Managing hazardous waste sustainably has become a major issue in Europe, estimated to cost Euro 25 billion per year. This being so, Cefic welcomed the enactment of the revised Waste Framework Directive in November 2008, which appeared to be a positive step for hazardous waste management in the EU. We continue to monitor the implementation of the revised Directive as well as reviewing new proposals for the existing one.
The 13% increase in hazardous waste between 1998 and 2002 was a source of major concern in Europe at a time when the EU sought to reduce the impact of waste production, waste management and their side effects on the environment. The entire issue still needs to be addressed to find the most appropriate solutions and to identify where further investments should be made.
For the European chemical industry, the steep costs of managing waste cannot be ignored. It is therefore committed to allocating the necessary resources to sustainably reducing waste and ensuring appropriate waste disposal.
Cefic position on reducing the impact of waste
In order to decouple the production of products from the production of waste, it is necessary to invest more heavily in innovation. If appropriate investment is made, waste could become an asset – for example as a source of recycling material or as a source of energy. It is essential that solutions consider proper life cycle analysis of products and post usage processes in order to ensure waste is managed in a sustainable way to benefit the environment, society and the economy.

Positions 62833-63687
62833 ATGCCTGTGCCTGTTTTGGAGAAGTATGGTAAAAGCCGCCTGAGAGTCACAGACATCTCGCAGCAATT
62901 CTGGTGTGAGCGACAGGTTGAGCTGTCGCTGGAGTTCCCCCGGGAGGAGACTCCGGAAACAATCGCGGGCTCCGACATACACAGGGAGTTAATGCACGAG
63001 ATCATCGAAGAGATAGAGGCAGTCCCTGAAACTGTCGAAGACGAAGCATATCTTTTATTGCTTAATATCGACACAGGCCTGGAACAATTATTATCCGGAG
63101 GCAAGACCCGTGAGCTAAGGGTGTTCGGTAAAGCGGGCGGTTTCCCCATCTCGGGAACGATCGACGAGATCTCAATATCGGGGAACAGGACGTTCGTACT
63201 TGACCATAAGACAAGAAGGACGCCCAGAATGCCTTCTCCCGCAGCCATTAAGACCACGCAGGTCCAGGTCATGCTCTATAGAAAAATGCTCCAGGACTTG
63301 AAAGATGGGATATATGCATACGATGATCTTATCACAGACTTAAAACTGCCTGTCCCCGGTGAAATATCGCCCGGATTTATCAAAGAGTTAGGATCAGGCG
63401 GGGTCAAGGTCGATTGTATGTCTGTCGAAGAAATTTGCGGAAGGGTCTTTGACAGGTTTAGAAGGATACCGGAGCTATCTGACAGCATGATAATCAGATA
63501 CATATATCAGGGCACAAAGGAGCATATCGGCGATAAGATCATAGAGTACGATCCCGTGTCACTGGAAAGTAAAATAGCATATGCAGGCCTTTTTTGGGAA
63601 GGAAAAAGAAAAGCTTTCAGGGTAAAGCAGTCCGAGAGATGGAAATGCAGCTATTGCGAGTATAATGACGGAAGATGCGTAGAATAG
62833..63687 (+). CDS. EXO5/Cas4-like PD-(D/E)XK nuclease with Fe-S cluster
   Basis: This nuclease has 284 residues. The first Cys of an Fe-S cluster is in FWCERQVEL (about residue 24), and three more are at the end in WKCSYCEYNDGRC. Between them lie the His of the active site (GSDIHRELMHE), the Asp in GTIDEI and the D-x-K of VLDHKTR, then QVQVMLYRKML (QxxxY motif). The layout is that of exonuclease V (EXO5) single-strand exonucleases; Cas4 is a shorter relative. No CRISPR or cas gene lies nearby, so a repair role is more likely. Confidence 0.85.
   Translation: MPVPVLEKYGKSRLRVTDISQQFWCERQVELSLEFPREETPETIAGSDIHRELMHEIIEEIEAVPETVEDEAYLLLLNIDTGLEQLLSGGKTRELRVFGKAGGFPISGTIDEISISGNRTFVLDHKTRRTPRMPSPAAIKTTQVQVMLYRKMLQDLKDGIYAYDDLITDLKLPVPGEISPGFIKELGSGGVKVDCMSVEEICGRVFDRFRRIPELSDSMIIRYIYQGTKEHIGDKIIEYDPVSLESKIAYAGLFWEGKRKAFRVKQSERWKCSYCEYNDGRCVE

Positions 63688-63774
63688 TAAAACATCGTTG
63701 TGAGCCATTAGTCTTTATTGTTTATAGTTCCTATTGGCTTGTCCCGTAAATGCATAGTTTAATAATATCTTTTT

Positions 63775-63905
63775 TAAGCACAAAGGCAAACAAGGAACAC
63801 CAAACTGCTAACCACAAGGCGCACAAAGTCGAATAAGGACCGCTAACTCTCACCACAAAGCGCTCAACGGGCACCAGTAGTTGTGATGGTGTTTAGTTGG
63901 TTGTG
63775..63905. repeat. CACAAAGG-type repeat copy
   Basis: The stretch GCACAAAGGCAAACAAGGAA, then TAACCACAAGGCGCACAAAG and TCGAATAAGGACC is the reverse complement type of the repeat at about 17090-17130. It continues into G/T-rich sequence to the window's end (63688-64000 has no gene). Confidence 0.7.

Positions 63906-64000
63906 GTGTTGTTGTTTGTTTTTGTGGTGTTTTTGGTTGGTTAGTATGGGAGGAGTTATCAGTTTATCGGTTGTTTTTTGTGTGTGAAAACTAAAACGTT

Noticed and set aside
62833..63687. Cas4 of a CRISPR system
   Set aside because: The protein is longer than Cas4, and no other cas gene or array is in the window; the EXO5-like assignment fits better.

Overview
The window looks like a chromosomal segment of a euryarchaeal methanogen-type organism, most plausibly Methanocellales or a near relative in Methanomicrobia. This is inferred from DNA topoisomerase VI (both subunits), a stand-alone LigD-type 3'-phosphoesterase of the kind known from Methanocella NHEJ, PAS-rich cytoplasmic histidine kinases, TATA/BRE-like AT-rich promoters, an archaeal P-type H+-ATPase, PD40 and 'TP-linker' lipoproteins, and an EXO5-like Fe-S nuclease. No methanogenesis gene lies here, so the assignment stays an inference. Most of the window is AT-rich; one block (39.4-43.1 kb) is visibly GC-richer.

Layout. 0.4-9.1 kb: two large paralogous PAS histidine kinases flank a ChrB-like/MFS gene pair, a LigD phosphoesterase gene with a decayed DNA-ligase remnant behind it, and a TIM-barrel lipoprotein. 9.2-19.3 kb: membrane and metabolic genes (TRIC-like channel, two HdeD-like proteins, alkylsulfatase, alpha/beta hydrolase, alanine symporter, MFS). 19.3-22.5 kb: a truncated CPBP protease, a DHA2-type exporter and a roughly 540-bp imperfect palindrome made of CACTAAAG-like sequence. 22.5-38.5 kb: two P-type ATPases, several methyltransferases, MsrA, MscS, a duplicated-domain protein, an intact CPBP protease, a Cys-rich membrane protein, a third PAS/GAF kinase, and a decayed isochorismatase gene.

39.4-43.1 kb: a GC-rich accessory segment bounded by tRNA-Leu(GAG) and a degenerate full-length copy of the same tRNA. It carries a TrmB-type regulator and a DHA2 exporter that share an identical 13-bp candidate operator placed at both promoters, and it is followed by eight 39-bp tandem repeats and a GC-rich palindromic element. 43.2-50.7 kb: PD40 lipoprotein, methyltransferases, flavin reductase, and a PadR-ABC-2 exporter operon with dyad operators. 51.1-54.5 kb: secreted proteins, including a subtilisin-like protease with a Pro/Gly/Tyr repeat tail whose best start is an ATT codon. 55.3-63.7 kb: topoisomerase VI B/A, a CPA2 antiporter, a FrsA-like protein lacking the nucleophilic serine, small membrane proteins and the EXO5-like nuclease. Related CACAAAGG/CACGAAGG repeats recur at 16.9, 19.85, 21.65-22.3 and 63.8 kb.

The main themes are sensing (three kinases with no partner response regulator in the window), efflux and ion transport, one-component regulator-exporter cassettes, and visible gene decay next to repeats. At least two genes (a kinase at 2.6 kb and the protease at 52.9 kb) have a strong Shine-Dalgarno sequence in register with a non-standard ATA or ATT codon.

A proper definition of waste is also essential because it will have a direct impact on the legislation. For example, incineration of household waste is seen as a recovery operation rather than disposal, provided it meets a certain energy efficiency standard.
In the current system, a five stage hierarchy is foreseen, promoting first prevention, then re-use, recycling, other recovery operations and finally safe disposal. This hierarchy only makes sense if derogations are possible - not as a way of evading legislation, but as a way of showing that sustainable benefits may not always adhere to this legislative hierarchy. The specific qualities of products, materials and processes involved should be taken into account, as well as the choice of appropriate time to act.
Cefic contribution to the improvement of the sustainability
Cefic advocates further developing the life cycle approach - a logical strategy that avoids unnecessary bureaucracy. Cefic expects that new definitions of recovery and disposal will contribute to improving sustainability.
The challenge of sustainably managing our waste cannot be ignored. By 2020, it is envisaged that 50% of waste materials such as paper, metal and glass from households or similar waste streams and 70% of non-hazardous construction and demolition waste will be re-used and recycled. Incineration of household waste will be seen as a recovery operation rather than disposal, provided it meets a certain energy efficiency standard.